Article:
For those of us who live in the affected areas, it is impossible to ignore the new residents of our neighborhoods – the cicadas known as Brood X. They are not locusts, but the 1.5-inch insects definitely come in huge numbers. There can be an estimated 1.5 million per acre. What is the equivalent measure of cicadas per square foot if there are 43,560 square feet per acre? Express your answer as a decimal to the nearest tenth.
If we have the ratio 1.5 million/1 acre and multiply that by 1 acre/43,560 square feet (which is equivalent to multiplying by 1), we get 34.4 cicadas, to the nearest tenth.
The cicadas intrigue scientists because of their odd life cycle. The red-eyed ones from Brood X come up out of the ground every 17 years like clockwork. They then only live for 2.5 weeks before laying their eggs and dying. Assuming that the life span of a cicada is 17 years, and 2.5 of those weeks are spent above ground, what percent of their lives is spent above ground? Express your answer to the nearest tenth.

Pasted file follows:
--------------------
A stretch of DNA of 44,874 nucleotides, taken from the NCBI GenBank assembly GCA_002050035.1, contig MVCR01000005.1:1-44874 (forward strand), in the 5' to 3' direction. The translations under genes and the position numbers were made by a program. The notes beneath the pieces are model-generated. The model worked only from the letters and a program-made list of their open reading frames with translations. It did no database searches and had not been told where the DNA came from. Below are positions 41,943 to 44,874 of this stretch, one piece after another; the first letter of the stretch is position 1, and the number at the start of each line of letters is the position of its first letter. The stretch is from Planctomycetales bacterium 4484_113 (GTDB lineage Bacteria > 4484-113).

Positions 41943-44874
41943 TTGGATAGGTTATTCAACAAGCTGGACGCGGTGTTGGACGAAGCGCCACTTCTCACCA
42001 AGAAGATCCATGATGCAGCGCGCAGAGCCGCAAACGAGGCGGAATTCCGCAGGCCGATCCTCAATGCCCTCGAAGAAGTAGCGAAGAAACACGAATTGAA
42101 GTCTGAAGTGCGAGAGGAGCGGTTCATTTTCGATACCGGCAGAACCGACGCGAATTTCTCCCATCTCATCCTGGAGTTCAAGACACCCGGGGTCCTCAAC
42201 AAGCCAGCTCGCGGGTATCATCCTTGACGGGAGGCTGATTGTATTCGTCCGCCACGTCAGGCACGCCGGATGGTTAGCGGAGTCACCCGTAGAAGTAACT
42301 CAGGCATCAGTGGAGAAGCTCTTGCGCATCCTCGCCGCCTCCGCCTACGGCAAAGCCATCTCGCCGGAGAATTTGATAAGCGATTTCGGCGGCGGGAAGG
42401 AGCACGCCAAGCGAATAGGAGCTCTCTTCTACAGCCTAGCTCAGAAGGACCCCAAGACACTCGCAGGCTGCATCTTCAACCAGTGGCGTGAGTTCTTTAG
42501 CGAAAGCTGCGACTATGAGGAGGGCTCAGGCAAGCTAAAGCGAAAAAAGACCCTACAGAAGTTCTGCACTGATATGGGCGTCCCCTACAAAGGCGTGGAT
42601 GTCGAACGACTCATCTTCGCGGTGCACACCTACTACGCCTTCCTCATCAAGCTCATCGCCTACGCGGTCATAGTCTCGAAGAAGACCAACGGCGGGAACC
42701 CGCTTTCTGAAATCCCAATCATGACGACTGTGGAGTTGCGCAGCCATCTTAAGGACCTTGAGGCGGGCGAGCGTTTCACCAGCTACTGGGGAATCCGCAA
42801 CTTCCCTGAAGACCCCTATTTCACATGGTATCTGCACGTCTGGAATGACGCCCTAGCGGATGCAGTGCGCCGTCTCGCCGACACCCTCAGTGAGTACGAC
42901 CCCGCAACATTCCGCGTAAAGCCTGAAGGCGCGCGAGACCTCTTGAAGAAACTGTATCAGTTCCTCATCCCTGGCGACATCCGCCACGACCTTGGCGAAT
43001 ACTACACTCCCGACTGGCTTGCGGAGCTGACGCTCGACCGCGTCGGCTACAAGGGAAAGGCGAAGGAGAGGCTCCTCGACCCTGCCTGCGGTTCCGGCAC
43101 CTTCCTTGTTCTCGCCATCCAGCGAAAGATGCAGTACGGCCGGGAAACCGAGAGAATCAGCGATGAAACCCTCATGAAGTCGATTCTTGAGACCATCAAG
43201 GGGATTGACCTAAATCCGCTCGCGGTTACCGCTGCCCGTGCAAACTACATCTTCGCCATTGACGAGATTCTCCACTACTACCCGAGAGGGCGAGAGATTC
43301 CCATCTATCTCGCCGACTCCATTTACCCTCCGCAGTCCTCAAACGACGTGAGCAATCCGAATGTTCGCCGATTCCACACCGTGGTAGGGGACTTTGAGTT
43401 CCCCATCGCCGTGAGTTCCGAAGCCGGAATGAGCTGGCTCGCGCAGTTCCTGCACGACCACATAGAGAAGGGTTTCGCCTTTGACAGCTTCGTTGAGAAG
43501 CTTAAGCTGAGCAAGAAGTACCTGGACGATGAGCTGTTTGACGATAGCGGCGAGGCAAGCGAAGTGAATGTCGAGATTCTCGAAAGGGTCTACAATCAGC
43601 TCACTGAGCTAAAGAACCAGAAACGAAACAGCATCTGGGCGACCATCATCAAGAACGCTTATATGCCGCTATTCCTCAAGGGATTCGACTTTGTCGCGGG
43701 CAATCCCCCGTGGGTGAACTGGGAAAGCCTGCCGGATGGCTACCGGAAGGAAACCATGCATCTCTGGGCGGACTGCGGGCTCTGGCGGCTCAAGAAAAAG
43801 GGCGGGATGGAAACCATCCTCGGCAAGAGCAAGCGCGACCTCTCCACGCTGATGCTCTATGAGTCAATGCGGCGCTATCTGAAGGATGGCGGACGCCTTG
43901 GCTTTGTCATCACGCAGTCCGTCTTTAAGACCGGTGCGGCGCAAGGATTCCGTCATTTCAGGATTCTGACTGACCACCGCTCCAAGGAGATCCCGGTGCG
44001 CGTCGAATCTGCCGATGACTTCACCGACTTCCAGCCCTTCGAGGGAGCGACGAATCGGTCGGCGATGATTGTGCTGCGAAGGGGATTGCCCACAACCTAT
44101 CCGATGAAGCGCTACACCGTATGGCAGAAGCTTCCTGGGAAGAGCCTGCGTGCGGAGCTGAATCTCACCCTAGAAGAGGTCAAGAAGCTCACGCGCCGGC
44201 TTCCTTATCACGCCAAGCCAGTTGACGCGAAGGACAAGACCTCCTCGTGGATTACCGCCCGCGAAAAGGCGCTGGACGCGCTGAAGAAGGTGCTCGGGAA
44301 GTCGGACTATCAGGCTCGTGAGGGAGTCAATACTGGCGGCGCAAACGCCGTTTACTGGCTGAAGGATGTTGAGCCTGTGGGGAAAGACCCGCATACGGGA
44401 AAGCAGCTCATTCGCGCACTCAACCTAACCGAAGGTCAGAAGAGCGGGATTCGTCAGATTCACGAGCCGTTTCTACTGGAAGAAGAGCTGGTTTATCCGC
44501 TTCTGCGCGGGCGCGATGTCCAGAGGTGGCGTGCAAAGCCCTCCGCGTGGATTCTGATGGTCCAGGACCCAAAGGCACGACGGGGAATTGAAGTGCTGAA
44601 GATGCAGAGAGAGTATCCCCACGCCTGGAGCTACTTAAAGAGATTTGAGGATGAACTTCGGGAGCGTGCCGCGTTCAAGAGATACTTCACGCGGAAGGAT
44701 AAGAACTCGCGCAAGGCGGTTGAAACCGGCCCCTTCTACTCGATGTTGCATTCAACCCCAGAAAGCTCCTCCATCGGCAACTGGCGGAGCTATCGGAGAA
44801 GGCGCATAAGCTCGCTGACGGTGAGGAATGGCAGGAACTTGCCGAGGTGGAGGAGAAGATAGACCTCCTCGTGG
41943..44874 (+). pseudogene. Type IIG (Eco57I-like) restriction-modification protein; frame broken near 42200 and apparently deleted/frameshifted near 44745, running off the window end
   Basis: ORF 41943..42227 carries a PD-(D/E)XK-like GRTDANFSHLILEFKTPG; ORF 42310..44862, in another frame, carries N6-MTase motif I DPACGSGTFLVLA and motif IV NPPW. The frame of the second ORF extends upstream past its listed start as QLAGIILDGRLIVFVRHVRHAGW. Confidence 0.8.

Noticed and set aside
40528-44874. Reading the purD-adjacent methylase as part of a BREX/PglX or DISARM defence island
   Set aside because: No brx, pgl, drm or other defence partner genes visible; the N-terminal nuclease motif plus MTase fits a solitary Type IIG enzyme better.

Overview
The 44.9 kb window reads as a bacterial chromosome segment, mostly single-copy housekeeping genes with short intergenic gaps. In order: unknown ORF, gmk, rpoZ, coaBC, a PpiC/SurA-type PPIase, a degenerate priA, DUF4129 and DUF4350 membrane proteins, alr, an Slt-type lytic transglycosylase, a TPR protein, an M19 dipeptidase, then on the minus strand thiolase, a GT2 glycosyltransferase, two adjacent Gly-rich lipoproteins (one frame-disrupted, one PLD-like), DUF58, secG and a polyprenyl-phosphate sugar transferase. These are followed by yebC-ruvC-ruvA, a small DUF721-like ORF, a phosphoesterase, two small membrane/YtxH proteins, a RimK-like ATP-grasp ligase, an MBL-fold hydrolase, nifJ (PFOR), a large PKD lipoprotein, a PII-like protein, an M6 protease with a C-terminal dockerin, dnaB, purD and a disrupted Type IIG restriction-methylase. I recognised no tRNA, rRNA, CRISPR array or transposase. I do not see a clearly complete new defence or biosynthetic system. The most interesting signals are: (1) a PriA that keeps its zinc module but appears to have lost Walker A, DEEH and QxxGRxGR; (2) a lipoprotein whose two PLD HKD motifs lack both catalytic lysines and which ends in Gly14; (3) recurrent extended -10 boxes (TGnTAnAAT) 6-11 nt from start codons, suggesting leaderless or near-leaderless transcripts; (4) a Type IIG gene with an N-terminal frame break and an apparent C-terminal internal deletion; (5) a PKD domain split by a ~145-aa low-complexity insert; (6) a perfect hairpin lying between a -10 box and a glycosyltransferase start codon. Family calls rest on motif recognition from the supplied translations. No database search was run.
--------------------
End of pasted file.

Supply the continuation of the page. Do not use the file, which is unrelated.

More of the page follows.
In 17 years, there are 52 × 17 = 884 weeks. Only 2.5 of these weeks are spent above ground, which is (2.5 ÷ 884) × 100 = 0.3% of their lives.
There are also some cicadas that have gotten off the 17-year cycle and gone to a 13-year cycle. “Whether this is Mother Nature’s way of playing with prime numbers remains a mystery,” said Phil Nixon, a bug guru at the University of Illinois-Champaign. Assuming that a group of cicadas comes out every 13 years, another group comes out every 17 years, and both groups come out this year, in how many years will the next occurrence of both groups coming out at the same time take place?
We know that the 13-year cicadas will come out again in 13, 26, 39, ... years. These are multiples of 13. The 17-year cicadas will come out again in 17, 34, 51, ... years, which are multiples of 17. We need to find the number of years that is both a multiple of 13 and of 17. Since these numbers are relatively prime, the first multiple of both will be 13 × 17 = 221 years.
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